Carrot, spinach and lemon juice

Next, I wanted to try a recipe that used harder ingredients, so I used the H-AA to make another one of my go-to drinks. This green juice recipe includes carrots, spinach, apples, lemon, and ginger.  After peeling the carrots, I fed them into the juicer first, and the machine quickly chewed up the vegetables, extracting a good amount of juice from them. The carrot pulp came out of the pulp chute with no problem, so I think the machine mostly has trouble with more fibrous ingredients. I cut up the remaining ingredients into small pieces that would fit into the juicer’s chute, and it made quick work of everything. It was a little tough to get the spinach into the small hole, but I used the device’s pusher to cram the leaves in there. I didn’t have as much spinach as I would usually use, so the juice ended up kind of brown instead of green, but it still tasted bright and refreshing. 

Banana ‘ice cream’

The Hurom H-AA comes with a “ice cream” strainer that’s designed to be used with frozen ingredients, so I decided to make banana ice cream with it. This isn’t a true ice cream recipe—it just involves pureeing a frozen banana into an ice cream-like consistency. I’ve made it before using a food processor, and it’s surprisingly delicious (and obviously healthier than actual ice cream, as there’s no added sugar). To make this recipe, I set up the juicer with the ice cream strainer, then fed the frozen banana into the chute. In retrospect, I probably should have cut up the banana into pieces, as the juicer had a hard time grabbing the banana in its auger. I did have to push the banana into the juicing chamber with the food pusher, but once it grabbed, the machine made quick work of the frozen ingredient. Within 10 seconds or so, it had chewed up the banana into a smooth, creamy consistency and extruded it from the spigot. The ice cream came out in a square shape, which was kind of funny, and I will admit that it doesn’t look like ice cream. However, the taste and texture were spot on, and I think it would be absolutely delicious with some chocolate sauce on top. You could also mix together different frozen ingredients to create interesting flavor combinations. My only (small) complaint is that when I went to clean out the juicer, I found that there was quite a bit of banana left behind in the strainer. This attachment doesn’t do quite as good a job pushing out the ingredients, so there is a bit more waste than usual.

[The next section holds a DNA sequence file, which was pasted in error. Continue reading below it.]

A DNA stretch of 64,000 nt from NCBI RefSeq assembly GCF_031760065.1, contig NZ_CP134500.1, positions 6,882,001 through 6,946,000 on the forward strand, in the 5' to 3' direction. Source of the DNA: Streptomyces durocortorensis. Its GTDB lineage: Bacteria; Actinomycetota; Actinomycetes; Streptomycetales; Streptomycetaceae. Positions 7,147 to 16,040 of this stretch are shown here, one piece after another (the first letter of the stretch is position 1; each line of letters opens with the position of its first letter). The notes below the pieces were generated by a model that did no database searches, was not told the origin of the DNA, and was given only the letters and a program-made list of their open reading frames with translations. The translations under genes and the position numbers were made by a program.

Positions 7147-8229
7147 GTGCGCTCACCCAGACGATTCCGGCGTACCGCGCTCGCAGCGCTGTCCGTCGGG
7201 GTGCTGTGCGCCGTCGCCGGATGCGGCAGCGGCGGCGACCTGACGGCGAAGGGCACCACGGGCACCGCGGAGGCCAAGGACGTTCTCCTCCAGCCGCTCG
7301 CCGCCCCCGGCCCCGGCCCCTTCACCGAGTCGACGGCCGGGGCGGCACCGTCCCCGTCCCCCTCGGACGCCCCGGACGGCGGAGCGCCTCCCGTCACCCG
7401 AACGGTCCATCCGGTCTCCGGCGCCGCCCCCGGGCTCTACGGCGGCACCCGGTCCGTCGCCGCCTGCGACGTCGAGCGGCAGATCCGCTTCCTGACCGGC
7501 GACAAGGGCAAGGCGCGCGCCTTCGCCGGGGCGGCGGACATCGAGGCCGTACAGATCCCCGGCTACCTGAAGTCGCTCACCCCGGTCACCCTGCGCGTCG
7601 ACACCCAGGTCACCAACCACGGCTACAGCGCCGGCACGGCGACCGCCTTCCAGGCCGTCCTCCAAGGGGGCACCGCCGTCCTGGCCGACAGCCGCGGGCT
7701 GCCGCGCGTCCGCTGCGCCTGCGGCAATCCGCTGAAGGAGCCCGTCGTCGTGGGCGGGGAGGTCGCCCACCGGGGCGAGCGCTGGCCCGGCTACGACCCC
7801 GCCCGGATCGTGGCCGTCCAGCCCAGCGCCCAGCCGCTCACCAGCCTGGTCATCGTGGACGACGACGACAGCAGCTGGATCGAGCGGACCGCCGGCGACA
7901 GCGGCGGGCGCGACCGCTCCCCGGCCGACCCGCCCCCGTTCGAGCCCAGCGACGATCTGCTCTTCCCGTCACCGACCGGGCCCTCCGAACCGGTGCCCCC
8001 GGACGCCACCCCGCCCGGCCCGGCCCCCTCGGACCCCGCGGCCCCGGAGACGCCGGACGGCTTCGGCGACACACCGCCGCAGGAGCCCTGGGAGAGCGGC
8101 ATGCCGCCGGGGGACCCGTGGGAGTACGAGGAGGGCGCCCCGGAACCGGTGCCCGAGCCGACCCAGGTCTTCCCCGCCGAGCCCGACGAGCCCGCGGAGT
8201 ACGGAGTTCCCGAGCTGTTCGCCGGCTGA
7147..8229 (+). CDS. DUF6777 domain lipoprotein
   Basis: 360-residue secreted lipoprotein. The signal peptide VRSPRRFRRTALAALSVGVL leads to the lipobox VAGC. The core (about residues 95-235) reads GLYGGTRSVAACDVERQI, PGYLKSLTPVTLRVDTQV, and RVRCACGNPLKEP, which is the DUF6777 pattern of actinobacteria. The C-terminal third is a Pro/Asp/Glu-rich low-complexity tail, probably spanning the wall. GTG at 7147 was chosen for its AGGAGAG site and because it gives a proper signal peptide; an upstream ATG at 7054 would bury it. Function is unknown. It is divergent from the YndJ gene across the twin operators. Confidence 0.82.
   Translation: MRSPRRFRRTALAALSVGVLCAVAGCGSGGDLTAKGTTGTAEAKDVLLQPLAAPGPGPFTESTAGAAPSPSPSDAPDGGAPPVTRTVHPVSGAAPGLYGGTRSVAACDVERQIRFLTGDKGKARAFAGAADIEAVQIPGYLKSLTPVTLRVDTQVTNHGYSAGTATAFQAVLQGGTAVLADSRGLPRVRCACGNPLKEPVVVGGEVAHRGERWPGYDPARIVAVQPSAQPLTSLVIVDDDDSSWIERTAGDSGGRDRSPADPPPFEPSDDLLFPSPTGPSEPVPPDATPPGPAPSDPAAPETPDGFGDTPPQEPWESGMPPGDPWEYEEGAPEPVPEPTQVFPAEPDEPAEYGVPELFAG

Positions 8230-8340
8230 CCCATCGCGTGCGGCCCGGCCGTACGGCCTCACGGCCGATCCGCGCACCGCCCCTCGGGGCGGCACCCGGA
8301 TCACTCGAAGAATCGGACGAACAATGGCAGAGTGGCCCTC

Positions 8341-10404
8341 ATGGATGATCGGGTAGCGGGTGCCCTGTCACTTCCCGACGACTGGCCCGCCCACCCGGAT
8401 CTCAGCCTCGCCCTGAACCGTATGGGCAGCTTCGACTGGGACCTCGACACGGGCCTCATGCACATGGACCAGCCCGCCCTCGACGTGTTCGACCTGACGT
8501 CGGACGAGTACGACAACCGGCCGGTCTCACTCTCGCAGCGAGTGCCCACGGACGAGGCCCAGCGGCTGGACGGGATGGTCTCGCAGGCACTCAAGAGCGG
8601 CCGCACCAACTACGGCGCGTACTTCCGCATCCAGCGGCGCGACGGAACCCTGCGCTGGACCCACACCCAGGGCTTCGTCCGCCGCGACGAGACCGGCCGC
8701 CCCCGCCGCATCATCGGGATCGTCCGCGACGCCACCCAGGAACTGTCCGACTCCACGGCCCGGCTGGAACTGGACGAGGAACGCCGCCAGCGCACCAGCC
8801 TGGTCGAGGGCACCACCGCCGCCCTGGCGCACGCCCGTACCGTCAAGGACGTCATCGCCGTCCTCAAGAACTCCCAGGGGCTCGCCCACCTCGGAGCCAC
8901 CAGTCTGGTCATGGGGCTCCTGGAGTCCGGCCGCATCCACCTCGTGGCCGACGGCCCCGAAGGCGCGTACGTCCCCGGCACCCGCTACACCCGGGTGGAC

Cleaning the Hurom H-AA Slow Juicer

One of the big downsides of the Hurom Juicer is that all its components have to be washed by hand. The brand recommends cleaning the juicer immediately after you use it, as the gunk will more easily rinse off. I definitely recommend following this guidance—I didn’t have time to clean the appliance right away after one use, and it took a lot of scrubbing to get the dried-on produce bits off the metal strainer. If you clean it right away, the strainer and juicing chamber usually only need a quick wipe with a soapy sponge. I love that this juicer comes with a drying rack for its components. With other models, I typically end up laying the pieces out on a kitchen towel to dry, and it was much more convenient (and less cumbersome) to simply hang the pieces on the rack until the next time I needed them. 

Should you buy the Hurom H-AA Slow Juicer?

The Hurom H-AA Slow Juicer is one of the brand’s mid-level models, retailing for $439. It’s more sleek and versatile than the Hurom HP Slow Juicer, and overall, it does a great job extracting the maximum amount of juice from all types of ingredients. It can be used to make frozen treats and smoothies, and it’s compact enough to keep on your kitchen counter when it’s not in use. However, if it’s convenience you’re after, the H-AA Slow Juicer may not be the best pick. It has to be cleaned by hand, which can be a frustrating task if you don’t do it immediately after juicing, and its small chute means you have to do quite a bit of prep work before juicing. With a model like the Kuvings EVO820, you’re able to simply toss whole pieces of fruit into the extra-large chute, and it will chew them up with ease. 

About this review, and the reviewer

Camryn Rabideau is a freelance writer and product reviewer who has been testing small kitchen appliances (as well as other home goods) for several years. She’s tested everything from toasters to oil infusion machines, and she recently fell in love with juicing, as it’s a great way to use up the extra produce she grows on her farm while sneaking more vitamins into her diet.  Camryn does her product testing from her small homestead in beautiful Rhode Island. When she’s not tinkering around with the latest home gadgets, she spends her time tending to her animals, working in her garden, or crafting.